Proceeding with River Basin Management: legal, financial and political dimensions in Mongolia
Briefing Paper 6/2017
Bonn: German Development Institute / Deutsches Institut für Entwicklungspolitik (DIE)
Dt. Ausg. u.d.T.:
Flussgebietsmanagement voranbringen: rechtliche, finanzielle und politische Dimensionen in der Mongolei
(Analysen und Stellungnahmen 8/2017)
As competition for water resources grows, a holistic management approach is required. Integrated Water Resources Management (IWRM) provides a coordinated, participative management framework to maximise economic and social welfare equitably, without compromising the sustainability of vital ecosystems. IWRM requires coordination at the national level for effective decision-making. Often IWRM is based on River Basin Management (RBM), which takes the river basin as the working unit for water management.
Implementing RBM is not an easy task and levels of success differ between countries. This policy brief analyses the challenges that Mongolia faces as it continues down the IWRM/RBM path. Mongolia is an interesting case because of its rapid legal adoption of IWRM, its transition towards political decentralisation in its post-socialist era, and the tensions caused by a push for economic growth through mining activities. In particular, we analyse how to move from de jure to de facto RBM implementation. We structure our analysis and recommendations based on the political, legal, and financial dimensions that characterise water management decentralisation under the principles of IWRM.
First, we find that regarding the legal dimension, Mongolia has made considerable progress in advancing the legal framework for IWRM/RBM and defining institutional responsibilities, both horizontally across sectors, as well as vertically across government levels.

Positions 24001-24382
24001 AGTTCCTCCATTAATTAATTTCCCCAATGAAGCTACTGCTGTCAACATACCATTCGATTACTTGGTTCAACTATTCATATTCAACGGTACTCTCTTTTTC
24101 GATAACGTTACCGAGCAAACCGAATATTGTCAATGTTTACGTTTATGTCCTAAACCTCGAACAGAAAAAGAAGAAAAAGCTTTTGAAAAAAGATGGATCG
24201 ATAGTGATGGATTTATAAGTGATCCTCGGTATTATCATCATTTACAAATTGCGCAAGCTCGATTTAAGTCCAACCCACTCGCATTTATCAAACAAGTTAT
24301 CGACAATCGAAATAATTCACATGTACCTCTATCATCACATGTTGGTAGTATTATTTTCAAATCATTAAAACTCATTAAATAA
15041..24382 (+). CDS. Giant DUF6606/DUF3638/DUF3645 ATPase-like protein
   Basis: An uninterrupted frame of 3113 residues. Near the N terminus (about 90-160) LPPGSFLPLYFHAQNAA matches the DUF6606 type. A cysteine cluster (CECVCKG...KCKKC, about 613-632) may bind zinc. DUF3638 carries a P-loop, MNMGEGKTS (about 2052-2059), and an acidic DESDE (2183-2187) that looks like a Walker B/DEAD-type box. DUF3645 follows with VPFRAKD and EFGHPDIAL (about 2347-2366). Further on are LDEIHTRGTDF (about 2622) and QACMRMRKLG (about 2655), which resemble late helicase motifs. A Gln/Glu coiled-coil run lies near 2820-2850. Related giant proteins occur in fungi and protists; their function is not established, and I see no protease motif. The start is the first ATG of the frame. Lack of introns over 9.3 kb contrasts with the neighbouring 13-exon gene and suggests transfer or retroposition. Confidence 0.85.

However, vertical coordination between the national and the river basin levels still needs improvement. The Ministry of Environment (MEGDT) and the National Water Committee (NWC) can further harmonise vertical coordination through different levels of government. Regulations for the implementation of water pollution fees need to be developed.
Second, regarding the financial dimension, there is still ambiguity in some respects:
In practice, River Basin Authorities (RBAs) remain underfunded and their financial resources are barely enough to cover their fixed costs.
- River Basin Councils (RBCs), as important as they appear to be in legal terms – allowing stakeholder participation in watershed management and decision-making – remain “paper tigers”, as they are not financially supported. Thus, stakeholder participation is marginal and in practice often only includes the participation of province (Aimag) and district (Soum) representatives, if any.
- Financing strategies related to the River Basin Management Plans (RBMPs) are needed.
Third, on the political dimension, the development of the legal framework is an expression of the political will to implement RBM. This political will, however, remains half-hearted when it comes to enforcing environmental law, sparking participation, prioritising funding for respective water organisations and providing those organisations with the equipment required to fulfil their tasks.
Aware of the current payment crisis, this paper argues for securing proper environmental conditions that sustain economic and social development in the long run.
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